If you thought finding Nemo was hard, think again. Imagine a trillion (that’s one followed by 12 zeros) little Nemos traveling through your body each second without you even noticing them. Give it a day, a month, or even a year, and you wouldn’t catch one. This is happening to you right now with neutrinos, coming from the sun. Even though they are everywhere, they rarely interact with anything due to their tiny mass and lack of charge.
Physicists to the rescue! Fortunately, there is a way to overcome neutrinos’ elusiveness by creating intense neutrino beams and building large dense detectors, like MINERvA, made of heavy atoms packed with protons and neutrons.
Great! Now we are ready to make measurements of how neutrinos interact, right? But it’s not quite that easy. For one, we can detect neutrinos only indirectly, through some telltale signature of their presence. And then there are the fakers: Having these big atomic nuclei poses complicated issues, as several different effects come into play. Some of these effects can mimic what the experimenter is actually looking for. Physicists therefore need to take great care in understanding what fakes their signal and to constrain it so that they can precisely measure their interaction of interest.
Cheryl Patrick and the MINERvA collaboration did just this, taking it one step further with a double differential cross section. At the June 17 Wine and Cheese Seminar, Cheryl presented results on the latest antineutrino measurement at MINERvA. By searching for events with a single antimuon, any number of neutrons and only low-energy protons, she was able to look for a particular type of action that experimenters are interested in and present how various models compared with data in two dimensions.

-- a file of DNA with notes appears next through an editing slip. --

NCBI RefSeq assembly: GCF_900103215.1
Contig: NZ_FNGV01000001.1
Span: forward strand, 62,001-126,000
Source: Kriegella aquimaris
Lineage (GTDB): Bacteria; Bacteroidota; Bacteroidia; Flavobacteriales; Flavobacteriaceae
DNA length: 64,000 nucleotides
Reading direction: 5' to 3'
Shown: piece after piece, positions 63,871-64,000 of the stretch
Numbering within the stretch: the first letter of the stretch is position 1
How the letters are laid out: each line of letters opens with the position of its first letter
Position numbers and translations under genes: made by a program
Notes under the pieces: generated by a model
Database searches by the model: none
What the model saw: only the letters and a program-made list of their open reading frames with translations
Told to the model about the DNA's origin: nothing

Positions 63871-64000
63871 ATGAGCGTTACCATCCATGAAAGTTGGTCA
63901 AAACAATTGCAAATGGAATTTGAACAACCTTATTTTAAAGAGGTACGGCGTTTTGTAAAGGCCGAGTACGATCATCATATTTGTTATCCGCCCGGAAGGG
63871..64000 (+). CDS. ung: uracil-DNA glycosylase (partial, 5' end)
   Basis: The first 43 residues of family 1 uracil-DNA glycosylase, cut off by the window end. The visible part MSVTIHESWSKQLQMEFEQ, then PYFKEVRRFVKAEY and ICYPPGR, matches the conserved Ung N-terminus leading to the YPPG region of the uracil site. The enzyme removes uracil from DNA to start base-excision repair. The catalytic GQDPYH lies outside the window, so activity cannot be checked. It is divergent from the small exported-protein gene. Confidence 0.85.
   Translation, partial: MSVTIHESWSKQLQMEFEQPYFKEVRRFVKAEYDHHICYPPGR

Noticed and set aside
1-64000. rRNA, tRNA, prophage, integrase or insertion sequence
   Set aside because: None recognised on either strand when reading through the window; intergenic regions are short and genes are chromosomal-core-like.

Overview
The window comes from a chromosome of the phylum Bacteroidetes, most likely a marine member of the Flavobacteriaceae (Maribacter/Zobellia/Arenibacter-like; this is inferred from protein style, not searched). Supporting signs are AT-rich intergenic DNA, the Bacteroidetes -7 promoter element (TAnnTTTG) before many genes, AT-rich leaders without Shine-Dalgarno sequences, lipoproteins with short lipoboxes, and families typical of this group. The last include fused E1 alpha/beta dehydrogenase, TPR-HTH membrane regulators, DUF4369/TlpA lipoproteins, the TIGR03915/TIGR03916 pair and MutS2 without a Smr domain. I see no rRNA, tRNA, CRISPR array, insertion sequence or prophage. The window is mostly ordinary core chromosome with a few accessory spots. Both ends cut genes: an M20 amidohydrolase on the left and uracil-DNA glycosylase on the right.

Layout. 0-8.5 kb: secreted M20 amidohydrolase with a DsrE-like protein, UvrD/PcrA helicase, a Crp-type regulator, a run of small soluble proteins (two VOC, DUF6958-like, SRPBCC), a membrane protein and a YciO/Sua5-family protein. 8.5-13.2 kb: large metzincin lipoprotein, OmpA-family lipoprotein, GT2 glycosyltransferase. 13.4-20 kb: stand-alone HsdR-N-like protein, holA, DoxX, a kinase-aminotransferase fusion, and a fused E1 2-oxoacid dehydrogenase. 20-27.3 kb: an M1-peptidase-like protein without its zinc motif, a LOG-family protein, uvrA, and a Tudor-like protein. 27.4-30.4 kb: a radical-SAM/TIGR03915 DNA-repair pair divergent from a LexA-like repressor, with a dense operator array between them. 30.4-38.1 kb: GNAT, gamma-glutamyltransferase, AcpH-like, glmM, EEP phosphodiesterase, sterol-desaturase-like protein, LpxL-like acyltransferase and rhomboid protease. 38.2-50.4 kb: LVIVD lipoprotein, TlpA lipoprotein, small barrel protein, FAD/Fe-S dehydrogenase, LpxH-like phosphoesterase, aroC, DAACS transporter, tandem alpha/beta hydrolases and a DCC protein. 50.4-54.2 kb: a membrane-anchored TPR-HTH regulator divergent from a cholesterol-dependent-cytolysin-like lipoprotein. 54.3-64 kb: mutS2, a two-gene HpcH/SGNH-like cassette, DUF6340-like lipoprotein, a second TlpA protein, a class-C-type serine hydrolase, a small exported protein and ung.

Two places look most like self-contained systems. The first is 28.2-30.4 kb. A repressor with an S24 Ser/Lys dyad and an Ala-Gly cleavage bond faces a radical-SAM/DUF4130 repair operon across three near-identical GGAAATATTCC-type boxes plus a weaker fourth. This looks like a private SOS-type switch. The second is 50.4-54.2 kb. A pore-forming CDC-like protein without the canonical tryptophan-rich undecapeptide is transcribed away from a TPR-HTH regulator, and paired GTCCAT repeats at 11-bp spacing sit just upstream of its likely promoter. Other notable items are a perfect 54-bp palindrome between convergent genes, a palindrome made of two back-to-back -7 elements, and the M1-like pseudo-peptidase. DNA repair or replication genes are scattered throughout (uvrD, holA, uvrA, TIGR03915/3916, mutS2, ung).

Why are two dimensions better than one? Think of being in a restaurant and finishing your meal with a coffee. You love the flavor but want to make it a little more sweet. On your table are two identical pots that look like sugar, but while one contains sugar, the other has salt. You don’t want to spoil your coffee by adding the wrong white powder, but the test using just your eyes is not enough to tell them apart. To get a definitive answer, you can use your tongue to taste which is right. This is how we use multiple dimensions to add information and better understand what’s happening. In neutrino physics these dimensions can be different aspects of the final particles that we can measure in our detector.
The work reported by Cheryl Patrick looked at variables in two dimensions to not only isolate signal events from those faking it, but also to enable a better understanding of how these results compare to theoretical models of the nucleus. These models will then be used as early as when NOvA starts looking at antineutrino interactions this month.
David Coplowe is a physicist at Oxford University.